Over the years, schoolchildren and adults alike frequented the various rooms filled with Aesop, Faulkner, Dumas, Thoreau and countless other authors, both famous and obscure. The hallways carried anxious immigrants to citizenship and language classes, bleary-eyed students to reference rooms, bibliophiles to book sales, and the occasional homeless person seeking warmth and shelter, who was always welcome.
The decades of the ‘40s through the early ‘70s were kind to the library, seeing ample use and benefit, the needed improvements, the occasional fresh paint and carpeting. The later 70’s and 80’s were not so kind, allowing neglect to accumulate. By the 90’s, both usage and funding had fallen to a level that jeopardized its very existence. Though several attempts were made to save “our old Glengarry,” it closed its doors in May 1997.
Ali Shaheed had been a regular at “old Glengarry” throughout his school years, even using its resources while working on his doctorate in Islamic Studies at the University of Pittsburgh. Along with a great number of the community, he was saddened by its closure. But he also saw this as the opportunity he had been waiting for.
The Muslim community in the area, both small and accepted, were a devout and committed group. Never able to secure a suitable and proper location for a mosque, they crowded into an empty storefront owned by Ali’s father. Ali saw the availability of the library building as a sign from Allah to do everything possible to secure it for their worship site. And because of its size and grounds, he saw the opportunity of offering not only a place to worship, but an education and activity center for the entire Islamic community. Hopefully someday, it might even be used for an Ecumenical Community Center where Muslim, Christian and Jew could come together in friendship, Allah be praised.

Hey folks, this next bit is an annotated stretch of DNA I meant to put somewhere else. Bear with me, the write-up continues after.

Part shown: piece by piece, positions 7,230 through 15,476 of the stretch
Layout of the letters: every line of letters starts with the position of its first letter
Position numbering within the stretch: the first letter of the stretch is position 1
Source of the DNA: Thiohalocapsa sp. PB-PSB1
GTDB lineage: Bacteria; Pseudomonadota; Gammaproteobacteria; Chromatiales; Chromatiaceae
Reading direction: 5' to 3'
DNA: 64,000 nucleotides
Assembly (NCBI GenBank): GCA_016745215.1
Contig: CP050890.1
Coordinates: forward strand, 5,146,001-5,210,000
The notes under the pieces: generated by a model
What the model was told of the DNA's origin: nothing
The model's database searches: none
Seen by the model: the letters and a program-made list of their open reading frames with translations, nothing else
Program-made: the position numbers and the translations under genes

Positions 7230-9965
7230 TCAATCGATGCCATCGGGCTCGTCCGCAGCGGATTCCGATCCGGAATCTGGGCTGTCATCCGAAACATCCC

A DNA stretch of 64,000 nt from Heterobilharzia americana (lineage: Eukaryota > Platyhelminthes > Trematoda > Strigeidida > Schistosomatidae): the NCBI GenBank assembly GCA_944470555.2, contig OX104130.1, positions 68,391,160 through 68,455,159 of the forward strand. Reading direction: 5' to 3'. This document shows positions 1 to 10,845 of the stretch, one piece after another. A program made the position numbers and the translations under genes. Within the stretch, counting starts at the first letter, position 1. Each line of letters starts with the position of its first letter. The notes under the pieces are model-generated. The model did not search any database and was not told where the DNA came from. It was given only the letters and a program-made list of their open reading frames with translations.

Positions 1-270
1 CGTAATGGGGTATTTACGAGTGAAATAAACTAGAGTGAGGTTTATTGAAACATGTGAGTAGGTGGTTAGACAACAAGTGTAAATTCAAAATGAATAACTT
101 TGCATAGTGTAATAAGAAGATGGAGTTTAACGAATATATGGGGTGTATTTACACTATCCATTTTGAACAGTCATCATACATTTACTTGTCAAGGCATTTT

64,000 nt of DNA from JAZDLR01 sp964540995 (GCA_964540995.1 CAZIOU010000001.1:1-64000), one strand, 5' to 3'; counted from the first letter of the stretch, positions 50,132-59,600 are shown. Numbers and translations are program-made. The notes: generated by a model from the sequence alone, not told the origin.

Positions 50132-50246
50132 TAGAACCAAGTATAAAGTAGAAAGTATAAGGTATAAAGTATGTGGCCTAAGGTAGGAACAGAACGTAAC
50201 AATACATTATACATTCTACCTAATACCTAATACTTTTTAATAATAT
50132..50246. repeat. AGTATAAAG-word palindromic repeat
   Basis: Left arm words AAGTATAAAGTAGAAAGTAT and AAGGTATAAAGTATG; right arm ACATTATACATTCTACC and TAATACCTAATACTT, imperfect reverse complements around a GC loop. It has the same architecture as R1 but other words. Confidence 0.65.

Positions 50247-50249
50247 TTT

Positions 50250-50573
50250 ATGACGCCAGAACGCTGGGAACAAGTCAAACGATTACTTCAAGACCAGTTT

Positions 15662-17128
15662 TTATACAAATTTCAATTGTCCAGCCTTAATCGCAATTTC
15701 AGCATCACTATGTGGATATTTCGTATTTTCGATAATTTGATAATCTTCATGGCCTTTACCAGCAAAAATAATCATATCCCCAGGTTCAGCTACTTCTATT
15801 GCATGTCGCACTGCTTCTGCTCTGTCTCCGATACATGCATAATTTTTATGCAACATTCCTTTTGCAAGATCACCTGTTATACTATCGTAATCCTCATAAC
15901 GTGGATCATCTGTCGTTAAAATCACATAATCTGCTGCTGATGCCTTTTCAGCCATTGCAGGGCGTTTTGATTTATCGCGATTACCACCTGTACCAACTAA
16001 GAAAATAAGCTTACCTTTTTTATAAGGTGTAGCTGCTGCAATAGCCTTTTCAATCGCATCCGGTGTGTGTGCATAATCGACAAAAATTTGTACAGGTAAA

Ali’s group acquired the grounds in September, 1997. Overall, the general community reaction, though not stellar, was acceptable and tolerant…. until 9/11/2001.
As a grieving nation tried to come to terms with such a horrific attack, Ali’s community grieved as well. These animals of the air were not Muslims, those who would follow the word of Allah could not do such things.. But Ali worried that others, non-Muslims, would not understand that and assume all Muslims were like those killers. He wondered how the outside community would react to him and those like him?
Ali did not have to wonder long. Within 48 hours of the Twin Towers falling, the Islamic Center was broken into, ransacked, and then set afire. The response by city firefighters, though initially quick, turned lackluster as they determined that the fire could be easily contained internally, or so they said. The overall structure was not destroyed.
As Ali and others walked through the burned out rooms, salvaging anything worthwhile, he came upon the mosque’s Koran, which was used in their daily prayer services. Though singed, it was not terribly burned. In fact, it was hardly scarred. Ali looked toward the heavens, and fighting back tears, whispered, “God is good.”